Guallabamba, a small town 40 kilometres north of Quito, to the capital to
protest the impacts of the economic measures introduced during the past six
months. In Latacunga, a town of about 500,000 one hour to the south of the
capital, indigenous groups which had been closing roads, charged a military
vehicle full of troops on Saturday night. The vehicle turned tail and fled.
On Sunday the native people were not so lucky, eight were shot as they
confronted the military attempting to keep the road open. One later died.

The protests and the indigenous uprising have been brought about by the
severity of the economic measures taken to supposedly pull Ecuador out of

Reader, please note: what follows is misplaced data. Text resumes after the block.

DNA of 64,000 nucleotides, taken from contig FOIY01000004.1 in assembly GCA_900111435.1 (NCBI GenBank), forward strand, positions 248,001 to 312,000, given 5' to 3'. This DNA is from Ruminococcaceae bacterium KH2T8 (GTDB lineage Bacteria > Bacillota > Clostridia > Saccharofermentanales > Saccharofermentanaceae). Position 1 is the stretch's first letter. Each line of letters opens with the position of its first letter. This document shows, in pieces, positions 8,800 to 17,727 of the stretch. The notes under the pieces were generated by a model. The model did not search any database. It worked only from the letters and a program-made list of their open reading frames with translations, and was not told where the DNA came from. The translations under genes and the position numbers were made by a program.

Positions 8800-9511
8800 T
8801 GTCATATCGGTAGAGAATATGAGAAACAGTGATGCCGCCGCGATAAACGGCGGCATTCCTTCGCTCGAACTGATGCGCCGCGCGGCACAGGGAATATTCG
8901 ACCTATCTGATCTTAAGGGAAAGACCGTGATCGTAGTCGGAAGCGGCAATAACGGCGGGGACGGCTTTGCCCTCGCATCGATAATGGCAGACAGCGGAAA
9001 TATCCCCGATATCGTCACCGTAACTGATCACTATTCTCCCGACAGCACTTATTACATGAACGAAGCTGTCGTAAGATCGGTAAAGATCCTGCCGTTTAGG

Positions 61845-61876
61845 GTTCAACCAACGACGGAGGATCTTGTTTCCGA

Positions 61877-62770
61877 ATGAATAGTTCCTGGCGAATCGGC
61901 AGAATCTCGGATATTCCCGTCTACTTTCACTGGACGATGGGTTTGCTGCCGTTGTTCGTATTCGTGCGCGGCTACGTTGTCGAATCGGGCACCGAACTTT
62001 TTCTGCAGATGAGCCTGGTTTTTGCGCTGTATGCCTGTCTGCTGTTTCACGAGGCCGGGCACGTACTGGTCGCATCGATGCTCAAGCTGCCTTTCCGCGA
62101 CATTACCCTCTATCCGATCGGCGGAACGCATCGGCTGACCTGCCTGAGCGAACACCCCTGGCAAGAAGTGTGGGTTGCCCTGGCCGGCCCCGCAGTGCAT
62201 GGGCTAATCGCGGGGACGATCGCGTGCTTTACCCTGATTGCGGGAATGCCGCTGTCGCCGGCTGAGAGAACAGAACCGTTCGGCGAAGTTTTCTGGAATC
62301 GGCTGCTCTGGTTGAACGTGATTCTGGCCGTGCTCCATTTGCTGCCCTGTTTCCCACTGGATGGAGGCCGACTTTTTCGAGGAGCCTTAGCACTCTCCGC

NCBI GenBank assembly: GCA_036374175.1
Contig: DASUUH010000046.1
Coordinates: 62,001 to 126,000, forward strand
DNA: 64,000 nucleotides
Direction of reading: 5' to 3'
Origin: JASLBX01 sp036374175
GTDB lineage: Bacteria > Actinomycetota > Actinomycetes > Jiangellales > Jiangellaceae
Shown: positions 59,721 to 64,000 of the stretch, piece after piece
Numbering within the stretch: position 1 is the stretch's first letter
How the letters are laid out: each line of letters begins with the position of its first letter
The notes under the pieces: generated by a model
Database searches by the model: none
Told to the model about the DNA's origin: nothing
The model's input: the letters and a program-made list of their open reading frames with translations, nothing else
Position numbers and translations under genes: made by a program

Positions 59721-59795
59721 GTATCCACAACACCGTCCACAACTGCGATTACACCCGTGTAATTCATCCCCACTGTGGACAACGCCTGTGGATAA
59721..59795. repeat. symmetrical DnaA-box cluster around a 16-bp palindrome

its economic plight. The now discredited   IMF recipe of provoking
inflation and removing subsidies in order to balance the budget has been
applied without relief since the effects of the global economic crisis hit
Latin America late last year. The dollar has risen by almost 100% against
the local currency, the Sucre, since beginning of the year, food costs have
risen by about 70%, gas, electricity, gasoline, diesel, and water costs
have all risen substantially, and all this before the latest round of
transport fuel cost rises, provoked by indexation to the dollar. In the
meantime the basic salary (a form of minimum wage) has been raised by an
insulting 30%.

The taxi drivers hit back first, blocking roads and demanding that fuel
prices be reduced to their pre- June levels and frozen for two years. They
blocked roads and brought the cities to a standstill. Indigenous groups
throughout the central mountain region have joined them in an uprising
which has blocked roads, occupied state electricity offices and taken